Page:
Rhinehart rides again
First District Supervisor candidate has different perspective
Keith Rhinehart is anything but your average candidate for just about any office you can think of, but he brings a very personal perspective to his campaign, with a shoestring budget and a head full of ideas about how government should operate.
For starters, he won’t accept any donations over $24, because that would require reporting the donor’s name and address under campaign fundraising laws. He doesn’t ask anyone for money, either, but has a web page that points to myrally.org, a crowd funding company.
“I will not accept any endorsements from elected officials, candidates or former elected officials,” he writes in campaign literature. “I owe no favors, nor will I owe favors after the election.”
A resident of Sonoma County and the First District since the age of nine, Rhinehart is a retired UPS executive who first drove for the company before accepting a job in management. Since his retirement in 2008, he has pursued a life-long love of rock and roll – guitarist and singer – along with an abiding passion for politics and education.
He is a substitute teacher in several county school districts.
Rhinehart, 63, first ran for First District supervisor in 2012. He ran for the job in the Fourth District in 2014, but had to withdraw early for personal reasons. He is not currently married and has grown children, a daughter in Novato and a son living near Ft. Worth, Texas.
With a rugged face, gray tinged beard, and most often seen sporting a checkered shirt and cowboy hat, it’s hard to pin a label on Rhinehart. He has a wide range of opinions about fixing government, from pension reform to road repair funding, property rights and equal pay, supporting local business and providing expanded education for everyone.
He believes in preserving Sonoma County’s open spaces and wants to find housing for the homeless.
Rhinehart’s campaign motto, “One Person, One Vote” means that he would represent all the citizens of the district, and not just those who provide financial support, something he finds intrinsically reprehensible.
“It means I don’t care how much money you have, I will do my best to represent all of you and base my decisions on what’s fair and equitable to all residents.”
His first brush with politics was a run for high school president at Montgomery High, a race he lost to Brad Bollinger, now editor and publisher of the North Bay Business Journal. After he retired, he began to wonder if the State of California was aligned with Sonoma County over the issue of medical marijuana as he read conflicting accounts of local, state and federal laws clashing in local law enforcement.
“I understood later it was a federal mandate with federal funds for interdiction,” he said. “But it piqued my interest, jailing people for something that was supposed to be legal under California laws.”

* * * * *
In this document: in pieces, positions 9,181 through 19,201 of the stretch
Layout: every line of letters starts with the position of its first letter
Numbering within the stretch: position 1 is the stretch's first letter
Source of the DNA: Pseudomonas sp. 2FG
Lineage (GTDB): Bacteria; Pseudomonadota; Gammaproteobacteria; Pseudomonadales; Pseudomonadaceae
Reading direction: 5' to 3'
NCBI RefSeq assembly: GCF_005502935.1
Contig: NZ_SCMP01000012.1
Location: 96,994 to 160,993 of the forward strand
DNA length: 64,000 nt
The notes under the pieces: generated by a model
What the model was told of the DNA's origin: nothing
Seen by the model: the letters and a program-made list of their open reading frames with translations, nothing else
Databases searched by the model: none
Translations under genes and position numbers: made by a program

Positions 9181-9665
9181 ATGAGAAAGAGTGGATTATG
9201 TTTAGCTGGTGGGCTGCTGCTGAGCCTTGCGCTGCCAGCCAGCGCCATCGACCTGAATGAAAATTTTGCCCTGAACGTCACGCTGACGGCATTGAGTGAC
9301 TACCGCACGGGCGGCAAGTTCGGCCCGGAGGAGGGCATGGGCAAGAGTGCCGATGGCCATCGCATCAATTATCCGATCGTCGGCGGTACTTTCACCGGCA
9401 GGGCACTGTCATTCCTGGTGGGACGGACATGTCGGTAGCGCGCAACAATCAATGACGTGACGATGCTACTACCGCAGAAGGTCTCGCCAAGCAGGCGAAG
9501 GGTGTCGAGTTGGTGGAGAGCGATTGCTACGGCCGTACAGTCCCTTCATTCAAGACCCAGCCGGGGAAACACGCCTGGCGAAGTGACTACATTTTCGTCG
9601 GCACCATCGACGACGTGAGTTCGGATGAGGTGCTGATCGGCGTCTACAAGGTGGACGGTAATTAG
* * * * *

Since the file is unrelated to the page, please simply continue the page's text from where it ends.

He later became incensed at the stories about Sonoma County’s ballooning pension liabilities and believes there are un-pursued avenues of legal redress to roll back the increases that the county approved back in 2002 and 2003 without public comment or oversight.
He holds the county responsible for a lack of foresight in failing to provide enough reserves to weather the recession of 2008 and 2009.
“It didn’t seem to me to have been done responsibly with foresight to anticipate the things that could go wrong,” he said. “I couldn’t understand how, while I chased a private career for a decent retirement, commuting to San Francisco for 13 years, all of a sudden public service employees who had traditionally worked for less, were retiring at 105 percent of last salary or better.”
“I started digging into the politics of Sonoma County and discovering how the two sides fund the candidates,” he said.
The “sides” Rhinehart refers to are the environmental versus the business interests that seem to dominate most election rhetoric.
“I think that our local politics reflect national politics,” Rhinehart observed. “Too much about money and not about residents. There are 490,000 people in the county and many people are left out of the conversation. That’s why I want to serve, to serve the residents, not the people who give me money, loan me their names, and simply vote for me.”
Rhinehart believes that pension reform can free up enough money to pay for road repairs without raising taxes. He would be looking for an independent legal expert to determine if the pension increases were legal.
“The job requires you to make decisions you think are the best for the community regardless of who is yelling or whispering in your ear,” he said.
Rhinehart is running against incumbent Susan Gorin, and Gina Cuclis, president of the Sonoma County Board of Education. The election is June 7.